According to a recent study, approximately 82 per cent of enterprises use more than one cloud service. With this in mind, as a Managed Service Provider (MSP) you’ve probably just accepted that your customers will use services from the large public clouds alongside your own.
But is there a way for you to actually get closer to your customers whilst they diversify their infrastructure? How can you encourage them to consume as much of your resources as possible, while still providing the freedom they demand?
In reality, enterprises are looking for providers that can deliver flexibility and adapt to their needs, coupled with the ability to easily move workloads between different environments. They have a greater awareness of the pitfalls of vendor lock-in, but are very receptive to the idea of a single portal that enables them to manage a range of cloud services. While this concept has been around for some time, its importance now more than ever can’t be overlooked.
Of course, there are other considerations when your customers make purchasing decisions, such as where their data needs to reside, performance, cost, elasticity, Service-Level Agreements (SLAs) and support.
From the outset however, a couple of the most important questions MSPs should ask are:
- Do you know how much resource your customers are using in the public cloud?
- Can you tell when their usage changes?
If your answer to these questions is “no”, it would be more useful for you to collect this information from the outset. Not only can you then spot when your customers are deploying a new cloud application, you can offer support to them and even manage it. Alongside this, you could propose a report which consolidates ALL their usage - a challenge that most CIOs can’t address without your help, and something of great value to them.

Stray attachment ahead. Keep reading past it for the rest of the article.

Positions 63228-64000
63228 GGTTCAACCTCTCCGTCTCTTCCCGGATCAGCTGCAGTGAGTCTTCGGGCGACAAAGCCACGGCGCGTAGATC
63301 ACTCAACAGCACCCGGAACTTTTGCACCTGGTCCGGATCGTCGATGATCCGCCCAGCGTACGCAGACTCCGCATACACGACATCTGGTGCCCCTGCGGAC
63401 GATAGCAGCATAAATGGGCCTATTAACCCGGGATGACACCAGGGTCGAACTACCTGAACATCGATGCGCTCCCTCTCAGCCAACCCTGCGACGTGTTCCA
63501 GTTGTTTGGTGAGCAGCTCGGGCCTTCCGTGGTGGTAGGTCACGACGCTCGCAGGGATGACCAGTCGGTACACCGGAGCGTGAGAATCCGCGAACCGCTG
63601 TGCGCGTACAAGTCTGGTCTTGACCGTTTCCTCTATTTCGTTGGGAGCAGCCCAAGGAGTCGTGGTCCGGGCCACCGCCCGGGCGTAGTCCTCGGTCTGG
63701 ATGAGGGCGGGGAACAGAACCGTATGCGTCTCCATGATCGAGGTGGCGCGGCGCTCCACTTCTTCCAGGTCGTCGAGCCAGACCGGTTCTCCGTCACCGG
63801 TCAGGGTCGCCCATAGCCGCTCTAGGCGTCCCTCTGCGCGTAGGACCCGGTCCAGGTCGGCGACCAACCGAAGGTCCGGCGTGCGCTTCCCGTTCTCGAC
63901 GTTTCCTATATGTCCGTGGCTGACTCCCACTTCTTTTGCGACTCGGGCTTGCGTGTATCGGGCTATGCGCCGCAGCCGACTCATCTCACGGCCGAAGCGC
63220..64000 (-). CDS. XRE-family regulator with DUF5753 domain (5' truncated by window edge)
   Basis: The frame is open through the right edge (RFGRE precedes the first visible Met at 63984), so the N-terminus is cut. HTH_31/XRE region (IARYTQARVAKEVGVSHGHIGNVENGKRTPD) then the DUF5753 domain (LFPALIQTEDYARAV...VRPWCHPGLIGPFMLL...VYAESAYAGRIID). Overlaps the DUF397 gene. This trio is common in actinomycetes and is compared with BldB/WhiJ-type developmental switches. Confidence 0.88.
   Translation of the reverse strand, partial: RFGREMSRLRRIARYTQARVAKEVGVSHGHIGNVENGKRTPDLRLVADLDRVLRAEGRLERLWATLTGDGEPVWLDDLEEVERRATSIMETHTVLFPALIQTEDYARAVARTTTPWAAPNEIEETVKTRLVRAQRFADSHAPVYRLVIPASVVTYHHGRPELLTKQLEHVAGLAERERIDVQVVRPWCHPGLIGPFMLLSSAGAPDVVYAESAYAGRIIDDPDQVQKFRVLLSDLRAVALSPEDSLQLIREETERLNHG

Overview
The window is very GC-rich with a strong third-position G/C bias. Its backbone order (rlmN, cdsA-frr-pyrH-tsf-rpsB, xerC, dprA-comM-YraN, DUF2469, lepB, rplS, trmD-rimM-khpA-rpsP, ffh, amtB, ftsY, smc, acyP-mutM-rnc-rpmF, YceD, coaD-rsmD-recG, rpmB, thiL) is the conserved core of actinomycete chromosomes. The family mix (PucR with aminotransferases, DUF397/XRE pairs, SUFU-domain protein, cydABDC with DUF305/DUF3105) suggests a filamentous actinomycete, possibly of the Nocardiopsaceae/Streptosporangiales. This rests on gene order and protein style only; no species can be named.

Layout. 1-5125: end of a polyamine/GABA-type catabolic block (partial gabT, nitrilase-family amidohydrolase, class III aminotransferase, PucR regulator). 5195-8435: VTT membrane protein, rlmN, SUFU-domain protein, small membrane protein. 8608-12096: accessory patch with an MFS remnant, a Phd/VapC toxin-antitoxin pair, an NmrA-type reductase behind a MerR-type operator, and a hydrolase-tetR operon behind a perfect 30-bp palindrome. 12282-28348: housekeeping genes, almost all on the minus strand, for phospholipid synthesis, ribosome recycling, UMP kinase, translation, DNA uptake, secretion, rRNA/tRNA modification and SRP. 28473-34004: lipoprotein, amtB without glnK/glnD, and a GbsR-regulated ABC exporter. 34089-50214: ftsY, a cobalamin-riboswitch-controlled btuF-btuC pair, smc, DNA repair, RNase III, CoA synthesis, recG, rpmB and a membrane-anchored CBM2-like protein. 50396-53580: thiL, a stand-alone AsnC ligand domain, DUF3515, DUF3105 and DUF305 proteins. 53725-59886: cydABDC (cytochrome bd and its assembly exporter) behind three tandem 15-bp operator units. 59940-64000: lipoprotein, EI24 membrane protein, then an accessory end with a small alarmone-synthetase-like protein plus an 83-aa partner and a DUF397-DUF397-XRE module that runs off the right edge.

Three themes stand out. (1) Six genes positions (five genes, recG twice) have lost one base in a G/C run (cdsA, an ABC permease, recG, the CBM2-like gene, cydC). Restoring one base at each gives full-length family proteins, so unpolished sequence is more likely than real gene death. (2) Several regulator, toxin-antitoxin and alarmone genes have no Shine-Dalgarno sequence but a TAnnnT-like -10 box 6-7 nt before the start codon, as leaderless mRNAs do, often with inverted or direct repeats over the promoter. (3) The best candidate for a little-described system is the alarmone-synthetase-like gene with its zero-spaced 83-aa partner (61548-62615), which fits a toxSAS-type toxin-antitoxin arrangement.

This value to your business and to your customers is created by acting as the entry point for ALL your customer’s cloud accounts, even those workloads which are not deployed on your own infrastructure.
Whilst the advantages are clear, your customers can be wary of the effort needed to migrate to a cloud service, or between clouds, and to get their workloads and data out of the cloud. As a managed service provider, customers will look to you to help them with this. You’ll need to be able to bring their virtual machines into your cloud, but as their entry point into a range of clouds, you’ll need to help them move to the public cloud and avoid being locked in. Providers such as CloudSigma, Amazon or Azure are making an effort to facilitate this.
Ultimately, customers are going to continue using multiple cloud services, and avoiding vendor lock-in. Instead of feeling competitive pressure however, you should embrace it by becoming a single point of access to these services, and providing customers with the management solution they are looking for.
Xavier Fernandez, CTO at Abiquo
Image Credit: Shutterstock/violetkaipa